Levels of Healthcare
Patients often hear medical professionals talk about levels of care, but not many know much about those levels. Healthcare is divided into four levels; primary, secondary, tertiary, and quaternary. Doctors use these different categories to distinguish between the complexities of medical cases and the level of care they require.
As a patient, knowing about the different forms of care protocols can help in understanding the severity of one’s condition or the lack thereof. Simply put, if you end up in a hospital and the doctor tells you, you require a particular level of care, you can ascertain the seriousness of your condition by it.
If you get primary care, then it means what you have is not too dangerous and can be treated with generalized care. However, if you get any other level of patient care, then it could indicate the presence of a more severe ailment. Hence, one must learn about the four levels of healthcare to better understand the workings of the world of medicine.
Primary care is a generalized form of care in which, typically, a person is examined for a medical issue by a general physician or practitioner. Since the degree of impairment in a case that requires primary care is not too high, patients in need of medical attention are tended to by general doctors.
Primary care professionals involve GPs, dentists, pediatricians, nurses, and OB/GYNs. Some of these medical experts specialize in taking care of specific groups of people, but their main focus is to enhance a person’s overall health and reduce the chances of hospitalization.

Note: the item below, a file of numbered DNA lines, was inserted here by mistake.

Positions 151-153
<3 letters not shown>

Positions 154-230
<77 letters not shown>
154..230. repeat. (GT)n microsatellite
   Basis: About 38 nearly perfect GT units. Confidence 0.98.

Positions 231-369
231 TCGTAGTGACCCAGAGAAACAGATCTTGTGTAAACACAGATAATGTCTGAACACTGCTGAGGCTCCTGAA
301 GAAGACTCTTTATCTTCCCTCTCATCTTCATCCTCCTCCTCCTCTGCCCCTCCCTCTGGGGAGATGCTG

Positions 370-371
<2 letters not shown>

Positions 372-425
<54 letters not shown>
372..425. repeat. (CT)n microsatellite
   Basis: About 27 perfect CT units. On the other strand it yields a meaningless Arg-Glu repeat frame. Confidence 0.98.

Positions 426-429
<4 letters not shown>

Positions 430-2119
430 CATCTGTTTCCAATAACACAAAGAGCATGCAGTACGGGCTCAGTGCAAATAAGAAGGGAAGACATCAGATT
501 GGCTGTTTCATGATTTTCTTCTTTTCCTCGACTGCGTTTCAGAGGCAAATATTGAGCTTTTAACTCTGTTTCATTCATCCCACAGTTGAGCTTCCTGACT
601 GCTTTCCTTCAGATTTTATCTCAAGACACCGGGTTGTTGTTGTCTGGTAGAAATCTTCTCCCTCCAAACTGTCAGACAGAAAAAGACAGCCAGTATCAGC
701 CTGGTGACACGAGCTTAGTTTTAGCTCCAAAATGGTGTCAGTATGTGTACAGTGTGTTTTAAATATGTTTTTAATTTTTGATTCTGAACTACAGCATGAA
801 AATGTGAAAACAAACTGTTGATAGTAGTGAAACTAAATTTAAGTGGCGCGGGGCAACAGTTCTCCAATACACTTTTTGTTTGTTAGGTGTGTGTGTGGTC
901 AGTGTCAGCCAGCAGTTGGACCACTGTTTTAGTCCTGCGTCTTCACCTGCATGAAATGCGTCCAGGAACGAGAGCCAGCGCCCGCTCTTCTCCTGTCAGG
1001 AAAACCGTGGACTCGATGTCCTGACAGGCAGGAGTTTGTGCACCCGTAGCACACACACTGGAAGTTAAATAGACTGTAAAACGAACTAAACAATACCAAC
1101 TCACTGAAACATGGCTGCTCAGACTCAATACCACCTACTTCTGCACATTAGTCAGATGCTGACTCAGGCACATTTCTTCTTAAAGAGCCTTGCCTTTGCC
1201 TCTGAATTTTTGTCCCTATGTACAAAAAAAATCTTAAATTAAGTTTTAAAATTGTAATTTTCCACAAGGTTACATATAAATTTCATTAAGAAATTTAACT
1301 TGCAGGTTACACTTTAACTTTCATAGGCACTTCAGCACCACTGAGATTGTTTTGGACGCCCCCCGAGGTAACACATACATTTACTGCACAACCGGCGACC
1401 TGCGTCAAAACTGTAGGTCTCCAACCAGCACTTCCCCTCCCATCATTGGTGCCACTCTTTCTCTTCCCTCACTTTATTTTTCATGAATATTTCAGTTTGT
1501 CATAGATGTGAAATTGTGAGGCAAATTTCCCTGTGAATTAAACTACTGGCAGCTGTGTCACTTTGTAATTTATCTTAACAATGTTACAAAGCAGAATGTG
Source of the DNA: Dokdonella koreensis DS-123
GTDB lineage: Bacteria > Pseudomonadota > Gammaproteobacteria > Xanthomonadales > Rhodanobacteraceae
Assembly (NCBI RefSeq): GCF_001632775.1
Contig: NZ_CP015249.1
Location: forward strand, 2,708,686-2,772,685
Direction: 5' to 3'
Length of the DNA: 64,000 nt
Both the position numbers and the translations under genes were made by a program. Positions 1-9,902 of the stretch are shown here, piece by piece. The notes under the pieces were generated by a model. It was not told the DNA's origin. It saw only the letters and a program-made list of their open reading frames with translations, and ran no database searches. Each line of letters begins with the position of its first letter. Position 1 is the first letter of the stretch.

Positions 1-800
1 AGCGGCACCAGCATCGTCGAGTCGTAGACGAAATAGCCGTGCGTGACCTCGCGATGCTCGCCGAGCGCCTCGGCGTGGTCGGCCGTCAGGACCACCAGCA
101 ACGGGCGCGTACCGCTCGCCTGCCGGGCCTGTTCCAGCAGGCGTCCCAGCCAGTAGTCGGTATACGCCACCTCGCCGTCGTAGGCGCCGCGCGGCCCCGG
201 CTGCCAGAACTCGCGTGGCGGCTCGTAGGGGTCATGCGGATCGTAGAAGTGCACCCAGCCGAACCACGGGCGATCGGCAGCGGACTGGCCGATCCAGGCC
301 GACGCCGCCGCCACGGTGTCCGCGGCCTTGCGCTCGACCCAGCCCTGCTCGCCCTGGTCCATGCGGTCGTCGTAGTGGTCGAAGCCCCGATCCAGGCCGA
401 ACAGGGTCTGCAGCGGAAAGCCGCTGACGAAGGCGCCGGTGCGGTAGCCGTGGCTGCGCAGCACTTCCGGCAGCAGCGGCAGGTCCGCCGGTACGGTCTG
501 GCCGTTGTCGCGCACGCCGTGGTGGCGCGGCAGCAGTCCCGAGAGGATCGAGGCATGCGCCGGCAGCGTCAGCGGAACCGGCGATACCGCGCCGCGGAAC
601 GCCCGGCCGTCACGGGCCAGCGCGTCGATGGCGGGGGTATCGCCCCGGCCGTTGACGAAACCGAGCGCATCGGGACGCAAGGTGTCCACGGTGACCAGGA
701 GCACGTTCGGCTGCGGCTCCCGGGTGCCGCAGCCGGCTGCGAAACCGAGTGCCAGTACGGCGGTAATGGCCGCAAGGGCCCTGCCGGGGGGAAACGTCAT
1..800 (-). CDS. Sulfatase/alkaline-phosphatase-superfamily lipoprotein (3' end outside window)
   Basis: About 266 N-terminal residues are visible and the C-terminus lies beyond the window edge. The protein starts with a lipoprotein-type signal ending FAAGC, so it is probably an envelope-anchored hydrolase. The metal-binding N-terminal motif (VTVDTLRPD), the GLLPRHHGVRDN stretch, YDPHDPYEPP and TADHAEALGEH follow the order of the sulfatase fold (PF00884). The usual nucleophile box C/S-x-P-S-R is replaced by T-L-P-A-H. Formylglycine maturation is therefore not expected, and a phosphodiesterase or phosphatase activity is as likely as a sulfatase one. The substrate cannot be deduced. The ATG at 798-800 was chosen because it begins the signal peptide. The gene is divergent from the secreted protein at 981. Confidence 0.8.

Primary care is the most basic form of medical attention, and it has shown to benefit the healthcare system considerably by reducing ER visits and long-term hospital admissions.
The second level of healthcare is secondary care. When a doctor refers a patient to a specialist, the patient enters the next stage of patient care. In this stage, a person is tended to by an expert in the area that’s making them sick. Secondary care specialists focus on particular systems and parts of the body. For instance, a cardiologist is an expert on medical issues related to the human heart. Similarly, a gastroenterologist specializes in treating ailments related to the gut or gastrointestinal system of the body.
Tertiary care comes after a person is hospitalized, and they require a higher level of care that goes beyond a specific body part or system. Once a patient is hospitalized, their bodily functions are monitored via medical equipment round the clock.
Tertiary care requires an advanced level of medical expertise and high-tech machines.
The last form of healthcare is quaternary, and it is an extension of tertiary care. Quaternary care is not offered at every hospital as it requires highly-advanced equipment and procedures. It’s not a usual form of patient care as it is only employed when traditional treatments fail to ease a patient’s symptoms. It might include drug trials and experimental medical treatments.
Most people only come across primary and secondary medical professionals throughout their lives. However, in case of a severe injury or accident, a person may be given tertiary care.